The Peloponnesian War was an internal Greek conflict that happened between 431 BC and 404 BC. This was between the Peloponnesian leagues led by Sparta facing the Athenian Empire.

The initial opening of the war was known as the Archidamian War and saw Sparta making continuous raids into Attica. At the same time Athens was using its Navy to make raids in to the Peloponnese to stop unrest. While this part of the war not so much pitched battles it did have a big impact in Greece, this opening part of the war ceased in 421 BC when the Peace of Nicias was agreed.

Six years later the treaty became null and void when Athens continued to raid the Peloponnese. At this same time the Athenians sent a large force to Sicily in a move to attack Syracuse, this move was disastrous for the Athenians as their whole force was demolished.

The final phase of the battle between 413 BC and 404 BC saw Sparta gain support of Persia in using rebels in Athenian territories to create an uprising further causing unrest and difficulties for Athens. Everything came to a head in 405 BC when the joined forces of Sparta, Persia and the Peloponnesian leagues sent a Naval force against the Athenians.

This was the Battle of Aegospotami, a battle of the high seas that saw 180 Spartan led ships obliterate 170 ships of Athens. The battle finished with the Spartan led forces losing hardly any ships while the Athenians lost 150 ships and had 3,000 sailors executed.

The outcome of the Peloponnesian War was that Athens moved from being the primary power in Greece to being almost ruined while Sparta became the new power of the Greek states.

Corinthian War

Between 395 BC and 387 BC the Corinthian War occurred. Rather than being an external war this was a war between the Greek states, in fact it was a war between Sparta and a combined force of Thebes, Athens, Corinth, and Argos states.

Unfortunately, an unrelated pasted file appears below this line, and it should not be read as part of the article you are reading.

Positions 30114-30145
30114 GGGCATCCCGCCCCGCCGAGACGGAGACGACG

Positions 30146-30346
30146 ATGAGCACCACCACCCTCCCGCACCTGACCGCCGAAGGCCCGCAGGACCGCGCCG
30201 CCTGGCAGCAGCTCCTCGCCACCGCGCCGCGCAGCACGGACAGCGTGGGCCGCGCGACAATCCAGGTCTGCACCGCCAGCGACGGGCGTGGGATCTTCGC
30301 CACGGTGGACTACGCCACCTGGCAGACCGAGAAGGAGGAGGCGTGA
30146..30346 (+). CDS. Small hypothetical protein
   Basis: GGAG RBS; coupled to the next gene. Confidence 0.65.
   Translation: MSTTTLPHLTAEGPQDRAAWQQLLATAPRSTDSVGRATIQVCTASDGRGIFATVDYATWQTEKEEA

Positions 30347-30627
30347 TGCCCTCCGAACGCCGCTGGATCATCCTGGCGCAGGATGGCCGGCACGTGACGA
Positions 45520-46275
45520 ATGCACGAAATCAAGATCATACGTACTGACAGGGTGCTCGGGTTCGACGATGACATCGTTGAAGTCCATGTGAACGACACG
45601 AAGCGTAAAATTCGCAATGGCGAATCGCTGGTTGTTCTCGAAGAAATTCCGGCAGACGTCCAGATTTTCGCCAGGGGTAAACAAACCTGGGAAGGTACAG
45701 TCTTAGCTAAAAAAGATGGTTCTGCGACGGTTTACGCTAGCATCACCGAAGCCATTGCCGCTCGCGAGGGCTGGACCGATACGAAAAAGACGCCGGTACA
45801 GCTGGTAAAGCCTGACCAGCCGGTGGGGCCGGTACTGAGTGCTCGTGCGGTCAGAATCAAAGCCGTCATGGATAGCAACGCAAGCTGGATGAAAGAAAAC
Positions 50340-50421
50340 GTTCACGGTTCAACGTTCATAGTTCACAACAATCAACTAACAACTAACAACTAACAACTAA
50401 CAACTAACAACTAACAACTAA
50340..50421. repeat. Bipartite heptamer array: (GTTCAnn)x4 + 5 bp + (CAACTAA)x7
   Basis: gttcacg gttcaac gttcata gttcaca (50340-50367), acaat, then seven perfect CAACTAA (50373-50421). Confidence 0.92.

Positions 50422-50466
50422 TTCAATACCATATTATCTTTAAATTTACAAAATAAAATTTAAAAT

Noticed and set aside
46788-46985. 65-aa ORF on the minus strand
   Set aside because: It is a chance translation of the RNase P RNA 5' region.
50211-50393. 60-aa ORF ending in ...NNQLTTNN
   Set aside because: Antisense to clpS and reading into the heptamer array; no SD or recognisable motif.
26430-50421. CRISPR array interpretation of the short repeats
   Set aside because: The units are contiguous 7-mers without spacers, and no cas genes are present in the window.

The war occurred because the other states of Greece were unhappy with the Spartan aim at expanding their control overseas.

It was Thebes that brought about the war, but they did not physically go to war until they were able to gain support from allied states.

When the war did start the Spartans won the initial battle, this was the Battle of Nemea. Next was the Battle of Cnidus which was a sea battle which the Spartans lost. The Battle of Coronea in 394 was next and this resulted in another Spartan victory.

After 394 the battles became skirmishes for a long time. This was because it became widely known that the Spartans were hard to defeat on land but the Spartans were easily beaten at sea so a stalemate occurred.

Because the Greek allied states were being supported by Persia the Spartans started a lot of successful raids on Persian territory, this really put the wind up the Persians.

In 387 BC Persia dictated the peace process that ended with the Peace of Antalcidas. The was finished as an inconclusive stalemate but it seems that Sparta and Persia were the ones to win overall with land gains and control.